learning styles and technique

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learning styles and technique by Mind Map: learning styles and technique

1. Everyone has a mix of learning styles

2. Traditional teaching used (and continues to use) mainly linguistic and logical teaching methods

2.1. Those who use less-favored learning styles are often found in the lower classes, with several not-so-complementary labels and sometimes lower-quality teaching.

2.1.1. This can create positive and negative spirals that reinforce the belief that one is "smart" or "dumb".

3. By recognizing and understanding your own learning styles, you can use techniques that are more appropriate for you. This improves the speed and quality of your learning.

4. The Seven Styles of Learning

5. Visual (Spatial): You prefer to use images, images and spatial understanding. Aural (audio-musical): You prefer to use sound and music. Verbal (linguistic): You prefer to use words, both in speech and in writing. Physical (kinesthetic): You prefer to use your body, hands and sense of touch. Logical (mathematical): You prefer to use logic, reasoning and systems. Social (interpersonal): You prefer to learn in groups or with other people. Solitary (intrapersonal): You prefer to work alone and use self-study.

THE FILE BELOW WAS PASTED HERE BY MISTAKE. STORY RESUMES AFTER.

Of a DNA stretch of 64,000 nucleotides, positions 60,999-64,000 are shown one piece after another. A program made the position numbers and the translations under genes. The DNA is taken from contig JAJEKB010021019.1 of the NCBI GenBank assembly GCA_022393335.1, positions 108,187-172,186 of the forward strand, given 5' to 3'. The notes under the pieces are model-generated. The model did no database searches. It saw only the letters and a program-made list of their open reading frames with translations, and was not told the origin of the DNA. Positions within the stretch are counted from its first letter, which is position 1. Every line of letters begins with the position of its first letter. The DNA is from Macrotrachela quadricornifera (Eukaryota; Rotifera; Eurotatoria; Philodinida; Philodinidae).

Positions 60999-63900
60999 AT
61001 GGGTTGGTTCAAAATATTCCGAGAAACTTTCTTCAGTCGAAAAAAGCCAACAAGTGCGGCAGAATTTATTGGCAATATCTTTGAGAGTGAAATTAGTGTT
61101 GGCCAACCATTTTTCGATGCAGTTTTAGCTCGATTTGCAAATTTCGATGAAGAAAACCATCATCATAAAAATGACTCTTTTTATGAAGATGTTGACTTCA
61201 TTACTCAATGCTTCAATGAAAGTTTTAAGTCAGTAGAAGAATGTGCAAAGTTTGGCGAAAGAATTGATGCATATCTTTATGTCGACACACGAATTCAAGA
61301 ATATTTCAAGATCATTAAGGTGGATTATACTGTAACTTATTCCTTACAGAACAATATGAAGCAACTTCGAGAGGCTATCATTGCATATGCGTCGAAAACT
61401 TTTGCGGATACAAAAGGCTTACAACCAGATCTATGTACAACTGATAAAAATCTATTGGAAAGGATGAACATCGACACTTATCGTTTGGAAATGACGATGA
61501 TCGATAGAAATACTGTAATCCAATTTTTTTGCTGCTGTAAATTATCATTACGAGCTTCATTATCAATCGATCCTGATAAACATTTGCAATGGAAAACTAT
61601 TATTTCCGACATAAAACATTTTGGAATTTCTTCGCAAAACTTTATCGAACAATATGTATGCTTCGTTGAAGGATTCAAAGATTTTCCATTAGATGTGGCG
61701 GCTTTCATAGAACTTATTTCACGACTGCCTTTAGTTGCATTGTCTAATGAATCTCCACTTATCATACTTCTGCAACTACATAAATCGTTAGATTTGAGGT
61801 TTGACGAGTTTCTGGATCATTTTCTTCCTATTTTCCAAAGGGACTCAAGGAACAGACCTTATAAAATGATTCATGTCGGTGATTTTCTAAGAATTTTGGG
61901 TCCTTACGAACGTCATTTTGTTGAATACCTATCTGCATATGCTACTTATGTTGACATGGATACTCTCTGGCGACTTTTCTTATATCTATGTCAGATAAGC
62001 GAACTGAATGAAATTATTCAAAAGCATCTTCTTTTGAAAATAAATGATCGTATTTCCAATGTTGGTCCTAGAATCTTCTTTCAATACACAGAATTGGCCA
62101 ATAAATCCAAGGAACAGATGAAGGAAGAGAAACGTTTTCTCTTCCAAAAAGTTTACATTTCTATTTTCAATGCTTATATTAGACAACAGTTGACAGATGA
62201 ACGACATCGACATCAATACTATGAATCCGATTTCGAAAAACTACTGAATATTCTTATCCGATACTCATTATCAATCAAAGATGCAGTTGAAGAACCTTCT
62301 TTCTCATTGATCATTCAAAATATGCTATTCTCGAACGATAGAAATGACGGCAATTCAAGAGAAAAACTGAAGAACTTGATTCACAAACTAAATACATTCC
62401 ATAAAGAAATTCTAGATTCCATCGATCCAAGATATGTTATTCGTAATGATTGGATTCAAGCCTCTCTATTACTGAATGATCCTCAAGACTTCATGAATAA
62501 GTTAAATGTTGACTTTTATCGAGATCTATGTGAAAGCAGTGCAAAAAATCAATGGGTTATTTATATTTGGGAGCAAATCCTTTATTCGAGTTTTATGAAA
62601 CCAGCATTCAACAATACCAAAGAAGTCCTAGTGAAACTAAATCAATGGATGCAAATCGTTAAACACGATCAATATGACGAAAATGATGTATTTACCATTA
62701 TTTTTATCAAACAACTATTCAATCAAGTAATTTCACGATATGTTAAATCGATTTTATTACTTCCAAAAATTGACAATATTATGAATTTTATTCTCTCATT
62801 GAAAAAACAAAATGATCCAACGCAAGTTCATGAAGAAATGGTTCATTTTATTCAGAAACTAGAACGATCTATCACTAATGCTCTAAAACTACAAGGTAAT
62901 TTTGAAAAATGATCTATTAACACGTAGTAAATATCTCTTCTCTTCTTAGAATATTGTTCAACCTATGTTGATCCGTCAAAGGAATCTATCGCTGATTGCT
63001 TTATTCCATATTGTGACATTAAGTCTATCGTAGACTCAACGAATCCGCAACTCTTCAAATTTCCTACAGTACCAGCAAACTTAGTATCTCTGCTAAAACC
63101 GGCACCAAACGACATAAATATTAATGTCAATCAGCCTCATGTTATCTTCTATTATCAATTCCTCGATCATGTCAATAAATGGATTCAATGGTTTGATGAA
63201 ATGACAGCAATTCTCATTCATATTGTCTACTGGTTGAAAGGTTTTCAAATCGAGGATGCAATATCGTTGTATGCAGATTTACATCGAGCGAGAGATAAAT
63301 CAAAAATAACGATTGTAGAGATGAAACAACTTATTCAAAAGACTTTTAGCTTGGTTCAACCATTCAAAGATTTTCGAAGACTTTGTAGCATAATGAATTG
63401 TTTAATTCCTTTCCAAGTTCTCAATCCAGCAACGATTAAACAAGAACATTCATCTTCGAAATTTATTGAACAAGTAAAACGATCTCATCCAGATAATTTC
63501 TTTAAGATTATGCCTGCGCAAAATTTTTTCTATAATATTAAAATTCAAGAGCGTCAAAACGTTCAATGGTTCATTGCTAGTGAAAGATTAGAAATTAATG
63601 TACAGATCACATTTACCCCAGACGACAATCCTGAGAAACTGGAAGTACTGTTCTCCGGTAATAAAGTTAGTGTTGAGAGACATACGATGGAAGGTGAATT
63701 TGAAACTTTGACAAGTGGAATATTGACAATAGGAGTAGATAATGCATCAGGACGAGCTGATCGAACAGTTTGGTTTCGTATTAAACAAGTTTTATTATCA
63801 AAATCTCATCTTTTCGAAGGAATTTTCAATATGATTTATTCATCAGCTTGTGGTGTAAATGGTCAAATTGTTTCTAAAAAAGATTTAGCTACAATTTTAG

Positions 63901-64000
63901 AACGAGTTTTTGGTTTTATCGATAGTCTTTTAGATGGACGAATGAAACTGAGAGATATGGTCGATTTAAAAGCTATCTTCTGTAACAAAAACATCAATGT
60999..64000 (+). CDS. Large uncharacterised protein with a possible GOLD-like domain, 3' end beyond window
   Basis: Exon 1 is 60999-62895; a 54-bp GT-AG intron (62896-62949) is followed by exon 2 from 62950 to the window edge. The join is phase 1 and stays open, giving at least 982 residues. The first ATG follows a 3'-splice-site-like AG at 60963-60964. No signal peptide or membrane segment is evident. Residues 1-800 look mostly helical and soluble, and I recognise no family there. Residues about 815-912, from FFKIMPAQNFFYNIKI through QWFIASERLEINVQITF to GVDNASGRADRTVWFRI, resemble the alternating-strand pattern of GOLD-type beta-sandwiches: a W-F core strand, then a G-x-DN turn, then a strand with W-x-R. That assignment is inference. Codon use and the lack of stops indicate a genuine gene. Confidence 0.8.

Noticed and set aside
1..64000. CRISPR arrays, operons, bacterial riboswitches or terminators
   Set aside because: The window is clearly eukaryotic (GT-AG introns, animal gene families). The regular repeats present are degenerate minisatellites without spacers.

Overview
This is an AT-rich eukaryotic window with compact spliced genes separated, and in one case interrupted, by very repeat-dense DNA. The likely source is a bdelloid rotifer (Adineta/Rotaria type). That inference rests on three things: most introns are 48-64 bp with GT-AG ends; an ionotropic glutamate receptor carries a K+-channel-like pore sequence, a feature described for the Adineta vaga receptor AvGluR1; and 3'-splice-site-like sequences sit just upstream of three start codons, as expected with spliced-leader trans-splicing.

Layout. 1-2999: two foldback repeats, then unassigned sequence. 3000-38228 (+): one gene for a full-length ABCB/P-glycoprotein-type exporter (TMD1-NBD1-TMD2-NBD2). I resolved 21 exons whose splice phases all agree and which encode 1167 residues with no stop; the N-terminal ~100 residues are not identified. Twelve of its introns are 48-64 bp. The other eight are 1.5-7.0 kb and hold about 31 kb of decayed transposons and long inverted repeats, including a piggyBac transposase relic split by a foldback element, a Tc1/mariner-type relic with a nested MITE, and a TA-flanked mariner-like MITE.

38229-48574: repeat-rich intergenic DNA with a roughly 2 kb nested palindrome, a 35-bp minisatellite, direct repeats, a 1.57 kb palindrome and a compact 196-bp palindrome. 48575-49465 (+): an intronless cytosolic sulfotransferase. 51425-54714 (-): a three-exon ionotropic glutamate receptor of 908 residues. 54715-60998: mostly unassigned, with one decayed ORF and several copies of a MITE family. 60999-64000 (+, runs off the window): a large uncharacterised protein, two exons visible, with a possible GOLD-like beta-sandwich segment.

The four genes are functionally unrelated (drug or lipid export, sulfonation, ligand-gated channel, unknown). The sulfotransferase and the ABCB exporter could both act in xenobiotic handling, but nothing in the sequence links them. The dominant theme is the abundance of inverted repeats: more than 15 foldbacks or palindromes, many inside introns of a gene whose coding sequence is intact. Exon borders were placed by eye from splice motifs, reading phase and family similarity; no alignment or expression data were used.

6. Researchers who use brain imaging technologies have been able to discover the key areas of the brain responsible for each learning style.

6.1. Visual: The occipital lobes in the back of the brain control the visual sense. Both the occipital and parietal lobes handle the spatial orientation. Aural: Temporal lobes handle auditory content. The right temporal lobe is especially important for music. Verbal: The temporal and frontal lobes, especially two specialized areas called areas of Broca and Wernicke (in the left hemisphere of these two lobes). Physical: The cerebellum and motor cortex (at the back of the frontal lobe) handle much of our physical movement. Logical: The parietal lobes, especially the left side, drive our logical thinking. Social: The frontal and temporal lobes handle much of our social activities. The limbic system (not shown apart from the hippocampus) also influences both the social style and the solitary. The limbic system has a lot to do with emotions, moods and aggression. Solitary: The frontal and parietal lobes, and the limbic system, are also active with this style.